In the last decade, turbulence in the credit markets, triggered by the subprime mortgage market in the United States in 2007, arguably should have ended the private equity boom as well as the laissez-faire era in the private equity industry. During this period, a credit squeeze momentarily slowed down the level of private equity activity and resulted in increased scrutiny from regulators, policymakers, and the judiciary. However, as the 2020 numbers indicate, the increased scrutiny had little effect in slowing the growth of private equity. As was the case following the 2007 downturn, a wide range of regulatory options, from industry self-regulation to governmental intervention, are still being considered in order to lower risk and redress the balance, not only between investors and private equity firms, but also between these firms and society. Despite the absence of major collapses in the buyout market, even during a pandemic, regulators are considering a number of governmental measures designed to reduce the incidence of buyouts, including caps on leverage limits or limits on the levels of interest payments that are tax-deductible. These regulatory changes were a central point in both Senator Warren’s and Sanders’s most recent presidential campaigns. There may, however, be other motivations that can explain the demand for regulatory intervention other than to protect investors from manipulation and to promote regulatory responsibility; such as, the ever-increasing wage gap, and devastating job loss.

In addition to the SEC’s attempts at regulation, private equity funds are regulated by contract. These funds, predominantly formed as limited partnerships, limited liability partnerships, or limited liability companies, are able to take advantage of various exemptions and exclusions explicitly provided within the regulatory framework. These business forms are treated as transparent entities for tax purposes, allowing funds to avoid taxation at fund level and to ‘pass-through’ tax liabilities to the fund investors. More importantly, the contractual flexibility of the limited partnership, limited liability partnership, or limited liability company allows the managers and investors to enter into covenants and schemes that align incentives and reduce agency costs. As an example, the investors are usually permitted to vote on important issues, such as amendments of the contractual provisions, dissolution issues, removal of managers, and sometimes even the valuation of the portfolio. At the same time, the private placement business arrangements are oriented and structured for large and sophisticated investors, making it possible to be exempted from the securities regulation framework. These funds rely on the exemptions from treatment under the Securities Act of 1933, the Investment Company Act of 1940, and the Investment Advisers Act of 1940.

Still, there are important issues that confront the world of private equity. The industry must face the dilemma of identifying well-suited techniques to increase transparency and reduce the level of risk without substantially damaging the flexibility and the benefits of the business models that have prospered with limited intervention. The contractual basis for the funds is usually adequate to address the agency problems among the people who benefit most from its existence. However, as wealth becomes further consolidated, the economy gets weaker, and the performances of buyouts are jeopardized because of over-aggressive capital structures, lawmakers should intervene without analyzing the contractual structure of the funds. In this respect, more attention should be directed to the reliability of private equity funds in justifying their contribution in the strategic performance delivered. Additionally, the lack of regulation and oversight can lead to market abuse, conflicts of interest, and a lack of market transparency.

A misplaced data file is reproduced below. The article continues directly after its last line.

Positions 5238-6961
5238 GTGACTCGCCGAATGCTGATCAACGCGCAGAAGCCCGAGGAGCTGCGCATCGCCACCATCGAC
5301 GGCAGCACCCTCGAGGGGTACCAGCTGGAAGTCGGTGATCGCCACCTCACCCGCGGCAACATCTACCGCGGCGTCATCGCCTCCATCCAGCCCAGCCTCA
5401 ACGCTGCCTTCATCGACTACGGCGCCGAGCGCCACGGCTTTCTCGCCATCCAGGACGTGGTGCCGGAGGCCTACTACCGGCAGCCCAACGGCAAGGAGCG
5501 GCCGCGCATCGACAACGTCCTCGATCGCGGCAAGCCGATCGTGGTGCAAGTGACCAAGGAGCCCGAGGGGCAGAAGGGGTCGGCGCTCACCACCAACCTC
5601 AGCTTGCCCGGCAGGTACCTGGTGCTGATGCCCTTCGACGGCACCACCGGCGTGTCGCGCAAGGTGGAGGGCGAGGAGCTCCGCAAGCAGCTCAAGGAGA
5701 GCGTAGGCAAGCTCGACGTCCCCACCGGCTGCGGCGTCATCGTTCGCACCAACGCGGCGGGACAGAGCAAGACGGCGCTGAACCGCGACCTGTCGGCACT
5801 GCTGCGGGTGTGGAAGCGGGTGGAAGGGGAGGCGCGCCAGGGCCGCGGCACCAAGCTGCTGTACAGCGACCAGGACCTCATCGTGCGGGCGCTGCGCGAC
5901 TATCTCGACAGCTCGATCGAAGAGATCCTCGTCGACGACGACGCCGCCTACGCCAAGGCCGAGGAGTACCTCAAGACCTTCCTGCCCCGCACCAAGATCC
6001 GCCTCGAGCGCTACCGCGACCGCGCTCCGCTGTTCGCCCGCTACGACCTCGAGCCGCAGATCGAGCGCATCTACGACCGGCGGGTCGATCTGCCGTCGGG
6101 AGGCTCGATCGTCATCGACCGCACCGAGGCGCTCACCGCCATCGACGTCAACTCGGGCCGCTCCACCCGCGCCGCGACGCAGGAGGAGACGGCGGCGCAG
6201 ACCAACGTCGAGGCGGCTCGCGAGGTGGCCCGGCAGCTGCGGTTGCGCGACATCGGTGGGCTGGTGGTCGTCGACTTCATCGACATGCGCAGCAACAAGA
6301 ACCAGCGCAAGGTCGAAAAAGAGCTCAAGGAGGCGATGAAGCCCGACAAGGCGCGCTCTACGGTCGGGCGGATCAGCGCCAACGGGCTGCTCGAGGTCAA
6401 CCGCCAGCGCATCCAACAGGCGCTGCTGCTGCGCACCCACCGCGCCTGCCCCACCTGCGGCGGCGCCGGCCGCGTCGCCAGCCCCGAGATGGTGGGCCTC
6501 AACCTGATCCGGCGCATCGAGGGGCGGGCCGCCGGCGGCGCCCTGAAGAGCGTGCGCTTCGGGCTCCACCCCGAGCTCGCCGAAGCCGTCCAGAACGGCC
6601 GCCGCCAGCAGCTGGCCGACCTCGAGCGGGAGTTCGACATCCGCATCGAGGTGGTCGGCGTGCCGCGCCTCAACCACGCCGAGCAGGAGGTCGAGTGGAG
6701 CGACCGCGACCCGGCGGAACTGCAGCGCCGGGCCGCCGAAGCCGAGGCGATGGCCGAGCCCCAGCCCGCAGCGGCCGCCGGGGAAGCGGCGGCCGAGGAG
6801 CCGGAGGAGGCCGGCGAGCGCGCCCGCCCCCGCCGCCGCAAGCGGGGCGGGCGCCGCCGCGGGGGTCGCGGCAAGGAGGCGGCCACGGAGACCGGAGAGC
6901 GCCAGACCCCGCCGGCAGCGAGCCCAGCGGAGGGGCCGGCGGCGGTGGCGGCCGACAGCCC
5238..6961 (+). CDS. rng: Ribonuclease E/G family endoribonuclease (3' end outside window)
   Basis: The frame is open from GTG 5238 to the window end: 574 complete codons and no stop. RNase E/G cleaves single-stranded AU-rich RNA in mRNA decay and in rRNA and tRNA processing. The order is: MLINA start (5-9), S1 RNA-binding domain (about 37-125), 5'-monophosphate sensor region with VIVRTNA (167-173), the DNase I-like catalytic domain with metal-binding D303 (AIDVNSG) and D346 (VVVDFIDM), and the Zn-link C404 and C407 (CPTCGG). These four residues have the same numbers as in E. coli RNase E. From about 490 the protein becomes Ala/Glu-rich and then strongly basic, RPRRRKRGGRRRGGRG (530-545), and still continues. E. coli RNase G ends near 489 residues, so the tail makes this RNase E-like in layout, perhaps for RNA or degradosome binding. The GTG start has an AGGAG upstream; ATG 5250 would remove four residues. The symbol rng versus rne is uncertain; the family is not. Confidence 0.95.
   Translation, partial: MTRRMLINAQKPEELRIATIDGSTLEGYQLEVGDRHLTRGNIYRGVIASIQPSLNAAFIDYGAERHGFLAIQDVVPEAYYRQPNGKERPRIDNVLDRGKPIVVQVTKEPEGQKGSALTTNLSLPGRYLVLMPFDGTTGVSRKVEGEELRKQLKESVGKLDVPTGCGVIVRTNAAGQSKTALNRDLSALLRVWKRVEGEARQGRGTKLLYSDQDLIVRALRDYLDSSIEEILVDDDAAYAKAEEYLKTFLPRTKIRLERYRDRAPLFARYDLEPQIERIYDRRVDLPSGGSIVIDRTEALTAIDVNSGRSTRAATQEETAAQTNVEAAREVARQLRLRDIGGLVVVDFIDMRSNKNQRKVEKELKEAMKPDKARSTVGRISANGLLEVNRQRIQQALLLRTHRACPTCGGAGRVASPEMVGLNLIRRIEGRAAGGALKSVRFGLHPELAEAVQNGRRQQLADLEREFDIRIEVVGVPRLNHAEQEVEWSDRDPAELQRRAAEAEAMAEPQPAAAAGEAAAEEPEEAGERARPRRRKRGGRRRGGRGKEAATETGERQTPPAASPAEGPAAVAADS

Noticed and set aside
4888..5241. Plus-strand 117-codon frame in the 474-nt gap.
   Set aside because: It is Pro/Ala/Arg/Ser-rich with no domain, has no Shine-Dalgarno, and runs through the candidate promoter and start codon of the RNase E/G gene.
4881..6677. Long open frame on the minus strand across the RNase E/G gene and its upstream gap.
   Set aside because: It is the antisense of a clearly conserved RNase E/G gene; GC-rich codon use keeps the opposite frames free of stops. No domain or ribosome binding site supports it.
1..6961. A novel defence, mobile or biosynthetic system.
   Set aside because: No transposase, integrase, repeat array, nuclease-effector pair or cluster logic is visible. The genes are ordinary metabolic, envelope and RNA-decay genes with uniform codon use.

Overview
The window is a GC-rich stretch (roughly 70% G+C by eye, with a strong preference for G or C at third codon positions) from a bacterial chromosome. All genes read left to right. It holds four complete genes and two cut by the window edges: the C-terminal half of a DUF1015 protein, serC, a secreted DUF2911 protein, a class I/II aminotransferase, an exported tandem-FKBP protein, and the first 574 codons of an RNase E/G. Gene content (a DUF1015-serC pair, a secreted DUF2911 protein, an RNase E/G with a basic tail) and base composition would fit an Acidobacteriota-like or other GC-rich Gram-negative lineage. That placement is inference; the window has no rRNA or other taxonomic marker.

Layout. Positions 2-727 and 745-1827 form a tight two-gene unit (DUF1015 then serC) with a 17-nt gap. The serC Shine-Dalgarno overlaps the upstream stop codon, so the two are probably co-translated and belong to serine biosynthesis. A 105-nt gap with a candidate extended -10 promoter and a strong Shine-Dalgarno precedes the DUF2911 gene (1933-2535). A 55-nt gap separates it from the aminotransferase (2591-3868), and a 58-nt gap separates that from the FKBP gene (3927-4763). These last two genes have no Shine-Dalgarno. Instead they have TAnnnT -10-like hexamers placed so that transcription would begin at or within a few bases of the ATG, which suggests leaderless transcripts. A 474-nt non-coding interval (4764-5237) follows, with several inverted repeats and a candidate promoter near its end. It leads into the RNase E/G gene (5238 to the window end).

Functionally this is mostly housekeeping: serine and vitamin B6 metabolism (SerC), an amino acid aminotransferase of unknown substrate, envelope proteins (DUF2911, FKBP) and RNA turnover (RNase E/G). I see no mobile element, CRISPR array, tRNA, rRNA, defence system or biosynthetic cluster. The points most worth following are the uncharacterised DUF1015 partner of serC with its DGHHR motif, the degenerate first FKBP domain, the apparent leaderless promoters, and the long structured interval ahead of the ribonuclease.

The level of regulatory risk will increase substantially should a high profile buyout fail, as experienced by the 30,000 former employees of Toys R Us. Hence, as the risk becomes more critical for companies and their employees, we should expect more direct government intervention at the expense of the system of private ordering, employed by the funds and their investors. However, financial considerations invariably prevent lawmakers from simply introducing new legislation that could alter the balance of benefits and gains for the sector. Besides, mandating legal rules that are inflexible can have uncertain consequences on the industry. These consequences will remain uncertain as long as the industry lacks transparency. Although private equity funds have become an essential part of the global financial system, there is insufficient information about their governance, impact and strategies, and, as the SEC knows, regulation without transparency is extremely difficult.

It is often tempting to conclude that self-regulation is the optimal strategy, and concerns about the negative impact of special regulation on the financial industry are always present. Self-regulation can involve complex conflicts of interests, which may have detrimental effects on the confidence that investors have in the industry standards. Moreover, the non-compliance with and enforcement of these regulations is yet another concern. To be sure, the effectiveness of self-regulation is closely connected to the incentives of the firms that are providing the measures and the quality of their efforts to monitor compliance. Industry players are not indifferent to the possibility of ineffective or misdirected policies, but rather assume that the private equity industry has a stake in establishing a good reputation for compliance with industry standards. It is clear that current regulation is not sufficient to deal with all the risks of private equity funds or illegal conduct, and consequently some kind of response is needed. Self-regulation serves the top, but the top are not the victims of leveraged buyouts. The victims are the 597,000 retail employees who have been “reorganized” out the door in the last ten years when a company, saddled with debt, goes bankrupt.

If you would like to speak to one of the legal professionals at West & Dunn about this or any other legal issue, please feel free to contact us by phone at (608) 490-9449 or reach out online.